Northeast Nigeria: Humanitarian emergency - Situation Report No. 3 (as of 6 January 2017)
The number of people receiving food assistance grew by 350 per cent in the past five months with food insecurity remaining the greatest concern among internally displaced people (IDPs).
76 per cent of IDPs don’t want to return to their homes unless their security can be guaranteed.
Assistance is required to reconstruct and repair destroyed or damaged homes, to encourage sustainable IDP returns.
One third of Borno State’s 700-plus medical facilities are completely destroyed with a third of the remaining facilities dysfunctional. The Health Sector is only 22 per cent funded, under the 2016 Humanitarian Response Plan (HRP).
75 per cent of the water, sanitation and hygiene (WASH) infrastructure was destroyed in the conflict. This puts pressure on the limited facilities, causing frequent breakages and downtimes.
According to the 2017 Humanitarian Response Plan (HRP), a projected 5.1 million people in Adamawa, Borno and Yobe states in Nigeria’s north-east will be food insecure this year. High rates of malnutrition, including SAM, were found recently in places like Rann and Magumeri, both in Borno State. The Nutrition Sector estimates that 450,000 children aged under-five will suffer from severe acute malnutrition (SAM) in 2017.
The Food Security Sector (FSS) and its partners responded by scaling up food assistance dramatically. It is now delivering food to Magumeri and Gubio (both north of Maiduguri) and to Ngala on the Cameroon border, areas that were previously hard to reach largely because of conflict. Food assistance to vulnerable populations grew from reaching 0.6 million people in August 2016, to 2.1 million people by December 2016. This represents a 350 per cent increase over the last five months. Better inter-agency coordination and partnerships facilitated this growth.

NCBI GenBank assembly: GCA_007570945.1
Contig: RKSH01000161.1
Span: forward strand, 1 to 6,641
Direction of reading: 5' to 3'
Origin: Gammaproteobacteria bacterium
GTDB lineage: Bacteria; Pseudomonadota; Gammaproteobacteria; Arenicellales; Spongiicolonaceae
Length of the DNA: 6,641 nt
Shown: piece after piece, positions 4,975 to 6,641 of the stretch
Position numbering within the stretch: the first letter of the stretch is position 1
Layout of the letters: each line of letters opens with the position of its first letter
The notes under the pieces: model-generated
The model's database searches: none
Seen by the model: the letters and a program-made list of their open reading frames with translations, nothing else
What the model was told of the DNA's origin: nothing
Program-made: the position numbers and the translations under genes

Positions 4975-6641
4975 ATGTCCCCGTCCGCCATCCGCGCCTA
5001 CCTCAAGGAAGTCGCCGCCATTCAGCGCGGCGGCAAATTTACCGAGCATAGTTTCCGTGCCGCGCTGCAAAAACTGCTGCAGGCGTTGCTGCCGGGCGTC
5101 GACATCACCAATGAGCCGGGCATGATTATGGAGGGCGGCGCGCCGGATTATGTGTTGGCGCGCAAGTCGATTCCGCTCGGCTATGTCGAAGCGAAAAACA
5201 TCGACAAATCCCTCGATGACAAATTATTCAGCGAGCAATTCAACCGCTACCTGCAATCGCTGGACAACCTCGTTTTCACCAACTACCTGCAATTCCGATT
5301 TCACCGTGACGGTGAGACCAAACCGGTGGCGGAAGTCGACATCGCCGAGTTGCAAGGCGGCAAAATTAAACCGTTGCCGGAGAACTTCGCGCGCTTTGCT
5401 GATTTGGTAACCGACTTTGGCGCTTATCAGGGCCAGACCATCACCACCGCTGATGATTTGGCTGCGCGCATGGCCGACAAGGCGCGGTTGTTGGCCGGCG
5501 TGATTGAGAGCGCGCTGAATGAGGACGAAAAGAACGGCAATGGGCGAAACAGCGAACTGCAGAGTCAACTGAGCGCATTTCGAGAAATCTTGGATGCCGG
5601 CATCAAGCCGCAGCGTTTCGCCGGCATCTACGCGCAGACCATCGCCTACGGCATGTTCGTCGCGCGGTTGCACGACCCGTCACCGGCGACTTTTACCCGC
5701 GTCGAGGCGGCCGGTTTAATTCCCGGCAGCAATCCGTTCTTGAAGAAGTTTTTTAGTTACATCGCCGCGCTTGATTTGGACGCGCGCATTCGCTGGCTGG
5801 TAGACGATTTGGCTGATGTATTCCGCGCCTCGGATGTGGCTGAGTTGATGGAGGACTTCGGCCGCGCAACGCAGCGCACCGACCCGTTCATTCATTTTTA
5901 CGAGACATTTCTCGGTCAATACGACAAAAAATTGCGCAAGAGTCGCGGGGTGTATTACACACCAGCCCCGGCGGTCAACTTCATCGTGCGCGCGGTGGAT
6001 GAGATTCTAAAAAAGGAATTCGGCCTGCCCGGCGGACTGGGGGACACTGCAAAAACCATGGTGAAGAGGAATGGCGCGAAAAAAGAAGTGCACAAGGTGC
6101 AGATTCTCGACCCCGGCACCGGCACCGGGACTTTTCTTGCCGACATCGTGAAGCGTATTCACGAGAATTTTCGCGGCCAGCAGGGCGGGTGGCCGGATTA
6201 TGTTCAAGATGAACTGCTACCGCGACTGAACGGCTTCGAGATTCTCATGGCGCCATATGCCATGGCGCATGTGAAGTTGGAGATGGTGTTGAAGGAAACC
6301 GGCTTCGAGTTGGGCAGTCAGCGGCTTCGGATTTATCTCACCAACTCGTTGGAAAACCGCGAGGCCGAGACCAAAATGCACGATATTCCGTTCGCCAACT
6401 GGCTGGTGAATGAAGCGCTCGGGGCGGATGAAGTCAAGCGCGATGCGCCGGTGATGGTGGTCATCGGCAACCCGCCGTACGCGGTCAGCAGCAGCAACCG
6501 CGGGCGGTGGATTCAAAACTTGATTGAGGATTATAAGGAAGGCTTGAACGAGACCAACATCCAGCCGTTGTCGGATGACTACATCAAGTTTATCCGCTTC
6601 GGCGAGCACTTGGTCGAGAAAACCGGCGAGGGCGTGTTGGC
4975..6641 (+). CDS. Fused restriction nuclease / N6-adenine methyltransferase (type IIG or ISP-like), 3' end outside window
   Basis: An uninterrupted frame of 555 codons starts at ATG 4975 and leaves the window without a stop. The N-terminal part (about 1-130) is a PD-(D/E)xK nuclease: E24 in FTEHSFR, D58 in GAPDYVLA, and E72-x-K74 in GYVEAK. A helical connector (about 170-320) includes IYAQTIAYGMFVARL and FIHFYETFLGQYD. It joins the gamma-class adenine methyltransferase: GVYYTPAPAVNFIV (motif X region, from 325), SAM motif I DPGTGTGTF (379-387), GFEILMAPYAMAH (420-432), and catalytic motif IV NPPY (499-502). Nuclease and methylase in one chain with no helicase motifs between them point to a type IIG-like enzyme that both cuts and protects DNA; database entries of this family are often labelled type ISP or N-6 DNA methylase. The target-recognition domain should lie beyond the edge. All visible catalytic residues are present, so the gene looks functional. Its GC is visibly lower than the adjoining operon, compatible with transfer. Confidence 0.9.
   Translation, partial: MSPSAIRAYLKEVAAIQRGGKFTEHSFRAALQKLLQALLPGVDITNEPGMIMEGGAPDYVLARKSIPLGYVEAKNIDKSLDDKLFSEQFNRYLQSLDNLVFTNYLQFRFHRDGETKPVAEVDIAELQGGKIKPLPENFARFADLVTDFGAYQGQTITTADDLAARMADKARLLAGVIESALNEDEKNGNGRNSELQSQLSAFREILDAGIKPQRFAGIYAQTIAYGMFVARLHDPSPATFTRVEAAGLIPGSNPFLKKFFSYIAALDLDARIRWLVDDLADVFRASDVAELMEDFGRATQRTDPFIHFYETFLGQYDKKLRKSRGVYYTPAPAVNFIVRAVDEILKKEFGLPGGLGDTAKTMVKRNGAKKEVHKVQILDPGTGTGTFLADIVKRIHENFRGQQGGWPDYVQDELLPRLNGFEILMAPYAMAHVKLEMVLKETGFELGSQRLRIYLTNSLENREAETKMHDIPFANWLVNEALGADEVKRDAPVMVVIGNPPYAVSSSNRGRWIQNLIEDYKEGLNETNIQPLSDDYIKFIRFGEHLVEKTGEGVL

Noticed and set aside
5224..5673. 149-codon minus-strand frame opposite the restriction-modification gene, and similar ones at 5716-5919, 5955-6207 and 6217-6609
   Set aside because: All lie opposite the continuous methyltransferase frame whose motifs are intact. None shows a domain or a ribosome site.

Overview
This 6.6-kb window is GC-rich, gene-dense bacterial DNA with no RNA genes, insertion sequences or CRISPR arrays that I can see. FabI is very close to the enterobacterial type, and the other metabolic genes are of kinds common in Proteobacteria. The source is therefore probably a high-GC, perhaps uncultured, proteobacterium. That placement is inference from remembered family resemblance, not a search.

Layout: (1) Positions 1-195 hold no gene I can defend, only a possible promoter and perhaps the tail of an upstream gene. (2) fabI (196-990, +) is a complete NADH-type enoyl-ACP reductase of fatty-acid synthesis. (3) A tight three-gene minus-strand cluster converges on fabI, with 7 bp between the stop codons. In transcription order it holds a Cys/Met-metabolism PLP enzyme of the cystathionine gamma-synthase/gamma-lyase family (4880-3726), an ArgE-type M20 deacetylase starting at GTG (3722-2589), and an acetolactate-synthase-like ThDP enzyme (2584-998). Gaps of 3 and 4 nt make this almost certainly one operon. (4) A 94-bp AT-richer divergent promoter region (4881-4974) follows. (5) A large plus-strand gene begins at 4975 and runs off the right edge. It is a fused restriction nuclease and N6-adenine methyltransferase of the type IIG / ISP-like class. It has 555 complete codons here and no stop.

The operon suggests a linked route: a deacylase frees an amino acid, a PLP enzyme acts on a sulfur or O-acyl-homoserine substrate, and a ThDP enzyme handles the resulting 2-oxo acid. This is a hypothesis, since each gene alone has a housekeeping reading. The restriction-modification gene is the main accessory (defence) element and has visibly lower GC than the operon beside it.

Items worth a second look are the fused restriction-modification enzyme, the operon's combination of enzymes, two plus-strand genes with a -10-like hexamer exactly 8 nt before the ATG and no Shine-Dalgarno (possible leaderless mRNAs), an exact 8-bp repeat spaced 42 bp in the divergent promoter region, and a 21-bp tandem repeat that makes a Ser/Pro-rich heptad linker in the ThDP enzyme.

Nonetheless, there is still great need in a region where farmers have been unable to tend to their fields for three years because of conflict and where about 2.1 million fled their homes in fear, leaving all they owned behind. An estimated 1.64 million internally displaced people (IDPs) still live in camps, settlements and with host communities in Adamawa, Borno and Yobe states.
In December, the International Organisation for Migration (IOM) published its Data Tracking Mechanism (DTM), Round XIII. The DTM noted that for 66 per cent of vulnerable IDPs food is their greatest unmet need. The DTM also identified several camps and settlements that were not getting food regularly, or at all. These are now receiving attention from the Food Security Sector.
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